Road to Hell
Living in South London means I don’t have much use for a car. I’m lucky as I live on top of a tube line and I usually have a plethora of choices of public transport when navigating the city for work or pleasure.
For me travelling to watch the football is synonymous with the 280, the double decker that links Tooting to Belmont and everything in between. Jump on outside the Boots, opposite the McDonalds, roughly 30 minutes (before they managed to collapse the bridge next to the ground!) and I would be deposited right outside of Imperial Fields.
So, although I don’t have much need to drive, I do enjoy where I get the chance to get behind the wheel. I have driven trucks, sprinter vans and RV’s professionally, hauling artwork around the UK and parts of Europe in a previous career. I don’t own my own my car, but am insured on my parents motor. So when I visit them I can share the driving duties and it’s useful when I need to drive somewhere further afield.
All this is to say that I enjoy driving, there something about it that I find pleasurable about it, maybe it’s because I don’t have to drive that often, whatever it is I enjoy getting behind the wheel.
There is one exception however. It’s when I have to drive around the M25, doesn’t matter clockwise, counter clockwise, I find the loop of road that surrounds London and its suburbs jarring.
So the fact that nearly all of Tooting & Mitcham’s away games this season seem to involve driving around that bloody motorway is somewhat frustrating. Cheshunt, Chalfont St. Peters, Harlow Town, Ware, FC Romania and Waltham Abbey (this weekends opponents) are some of the journeys that will involve slogging around the ‘Road to Hell’. Hours spend crawling through traffic lay ahead this year. That or multiple hours sitting on public transport navigating multiple changes.
This Saturday, after working with the under 23s, I jumped into my car and started the journey to Waltham. Creeping around the 25, sitting at the Dartford Crossing. Not crossing at the Dartford Crossing, sitting at it.
This never ending expanse of road does allow time to think. On route to the Waltham Abbey match there was time to contemplate the undefeated run (11 matches in all competitions). Could it be maintained against a side who have scored plenty of goals in the opening weeks of the season? How would the team fair without their captain Sol Patterson-Bohner, who would be serving a single match ban after his red card v Dorking in the FA cup? Would ‘Didi’ Castanho or Issac ‘Lartey’ Sarpong start at number 10? Or would the management go without a number 10 and play with three strikers? A system we saw them use at times in preseason. Would Tooting’s Keeper (and South London is Black and White contributor) James Shaw be able to add another clean sheet to his collection? Would Nebay Haile’s absence from the matchday squad (away at a family wedding) alter the teams impact from the bench? How many of the Tooting & Mitcham faithful would make the trip? And always, returning to hopefully questioning, would we get the win?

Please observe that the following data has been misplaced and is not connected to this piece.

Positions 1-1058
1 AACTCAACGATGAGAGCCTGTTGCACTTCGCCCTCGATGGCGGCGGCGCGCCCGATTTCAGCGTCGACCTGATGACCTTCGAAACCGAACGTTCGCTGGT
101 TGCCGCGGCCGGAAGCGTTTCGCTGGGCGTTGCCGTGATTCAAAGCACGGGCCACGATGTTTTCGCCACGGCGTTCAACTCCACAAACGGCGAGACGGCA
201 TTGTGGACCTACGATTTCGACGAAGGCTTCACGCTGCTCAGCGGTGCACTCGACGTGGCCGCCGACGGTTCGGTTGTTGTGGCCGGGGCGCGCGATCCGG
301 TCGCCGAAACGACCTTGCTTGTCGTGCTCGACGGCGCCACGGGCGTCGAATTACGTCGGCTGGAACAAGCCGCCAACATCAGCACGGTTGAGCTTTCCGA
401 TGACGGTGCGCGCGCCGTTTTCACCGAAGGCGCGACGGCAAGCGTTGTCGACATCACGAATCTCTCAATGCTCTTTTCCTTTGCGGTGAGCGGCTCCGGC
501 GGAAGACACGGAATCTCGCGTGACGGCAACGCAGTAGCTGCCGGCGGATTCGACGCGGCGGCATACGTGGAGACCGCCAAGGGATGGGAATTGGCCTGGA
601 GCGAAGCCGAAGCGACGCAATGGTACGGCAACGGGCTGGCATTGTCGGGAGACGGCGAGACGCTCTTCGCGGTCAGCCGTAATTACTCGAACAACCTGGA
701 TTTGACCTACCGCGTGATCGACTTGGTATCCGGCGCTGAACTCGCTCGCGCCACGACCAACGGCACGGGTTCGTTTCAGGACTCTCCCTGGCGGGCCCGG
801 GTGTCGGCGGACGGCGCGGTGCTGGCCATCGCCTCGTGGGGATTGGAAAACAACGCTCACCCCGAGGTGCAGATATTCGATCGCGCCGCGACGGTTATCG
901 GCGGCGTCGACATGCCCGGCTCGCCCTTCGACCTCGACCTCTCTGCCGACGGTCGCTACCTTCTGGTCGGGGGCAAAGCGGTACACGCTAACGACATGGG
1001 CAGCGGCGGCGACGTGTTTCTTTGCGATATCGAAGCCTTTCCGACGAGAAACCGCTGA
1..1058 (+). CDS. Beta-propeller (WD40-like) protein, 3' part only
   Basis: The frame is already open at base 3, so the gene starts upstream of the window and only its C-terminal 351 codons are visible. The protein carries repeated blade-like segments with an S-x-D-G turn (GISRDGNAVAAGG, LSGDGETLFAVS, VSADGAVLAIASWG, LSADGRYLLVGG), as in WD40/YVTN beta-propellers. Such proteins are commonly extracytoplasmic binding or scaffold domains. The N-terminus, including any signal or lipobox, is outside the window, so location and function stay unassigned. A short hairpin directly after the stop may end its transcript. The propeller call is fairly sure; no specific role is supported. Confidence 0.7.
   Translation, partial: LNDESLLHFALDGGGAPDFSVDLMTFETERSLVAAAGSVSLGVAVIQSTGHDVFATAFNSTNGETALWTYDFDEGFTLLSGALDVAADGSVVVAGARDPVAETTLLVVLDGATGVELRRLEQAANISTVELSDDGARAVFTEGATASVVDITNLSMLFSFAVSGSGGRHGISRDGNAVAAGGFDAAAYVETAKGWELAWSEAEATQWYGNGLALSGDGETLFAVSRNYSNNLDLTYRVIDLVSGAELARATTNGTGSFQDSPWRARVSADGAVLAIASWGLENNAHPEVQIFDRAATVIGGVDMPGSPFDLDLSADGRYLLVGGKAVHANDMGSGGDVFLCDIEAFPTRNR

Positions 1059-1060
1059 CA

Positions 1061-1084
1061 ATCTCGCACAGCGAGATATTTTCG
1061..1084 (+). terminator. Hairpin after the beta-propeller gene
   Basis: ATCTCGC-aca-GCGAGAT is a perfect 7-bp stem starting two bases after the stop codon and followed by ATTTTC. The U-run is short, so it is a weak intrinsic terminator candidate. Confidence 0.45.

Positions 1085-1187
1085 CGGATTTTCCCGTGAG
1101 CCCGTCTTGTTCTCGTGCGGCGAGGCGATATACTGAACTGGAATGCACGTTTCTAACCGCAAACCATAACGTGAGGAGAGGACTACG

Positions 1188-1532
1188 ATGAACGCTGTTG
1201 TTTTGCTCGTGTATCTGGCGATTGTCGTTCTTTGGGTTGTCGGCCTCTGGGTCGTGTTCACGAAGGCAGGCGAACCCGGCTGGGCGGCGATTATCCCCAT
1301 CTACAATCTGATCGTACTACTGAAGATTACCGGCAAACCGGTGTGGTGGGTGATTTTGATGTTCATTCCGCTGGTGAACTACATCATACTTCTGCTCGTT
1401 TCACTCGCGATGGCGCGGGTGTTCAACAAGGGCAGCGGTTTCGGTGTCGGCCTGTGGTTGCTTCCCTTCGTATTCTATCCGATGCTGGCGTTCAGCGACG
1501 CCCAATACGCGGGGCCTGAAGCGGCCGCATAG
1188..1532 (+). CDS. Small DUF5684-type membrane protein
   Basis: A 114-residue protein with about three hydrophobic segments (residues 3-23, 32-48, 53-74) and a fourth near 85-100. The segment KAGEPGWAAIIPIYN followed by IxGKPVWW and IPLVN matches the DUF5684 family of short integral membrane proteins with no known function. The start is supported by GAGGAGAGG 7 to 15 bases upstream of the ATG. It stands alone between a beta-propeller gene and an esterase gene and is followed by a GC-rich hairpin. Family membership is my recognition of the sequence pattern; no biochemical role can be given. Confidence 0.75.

In short the answers to the above run as; Yes, very well, Didi, nope, Yes, kind of, loads and again, yes.
The match pasted with little incident, three goals later, a quick celebratory drink in the bar and back into the car and straight back on to the M25 going back the way we’d come. Time to think more in detail about the above.
The undefeated run. Now 12 unbeaten across four competitions. The win v Waltham being the 6th victory in the league with the draw with Harlow being the only missed opportunity to secure three points. An important away victory versus a top half side, that was convincingly secured. Waltham offered glimpses of the approach that had led them to have scored 18 goals in 6 games. Tooting’s defensive line though was the most impressive part of the victory. Shaw was reassured in goal, as he has been throughout the season so far. Forced into a couple of smart saves, Shaw’s clean sheet wasn’t ever truly in doubt and was well celebrated after the match.
Daryl Coleman, affectionately called the Grey Iniesta by the fans, and somewhat affectionately called ‘Rooney’ by the other players and management, fitted into the back three alongside Daly and Deano with ease and never looked out of place. To have that option, to drop an incredibly experienced player into the back three, and to not notice any drop in quality and assuredness is a privilege that most managers at this level would bite your hand off for. We are lucky to have the defence we have at the moment and need to make sure we remind the players how grateful we are to have them at Tooting. Winning teams are built on great defences, and it seems we have a great group of defensive players.
The win also seems important on reflection, as it might be a while until we next play a league game due to our potential continued involvement in a number of cup competitions that will fill up our calendar through most of October. Next up is Whyteleafe tonight at home, in the revamped Velocity Cup and then the big'un v Poole, again at home in the FA Cup.
A lot to think about. Good thing I’m still only sitting at Junction 5.
Up the Stripes!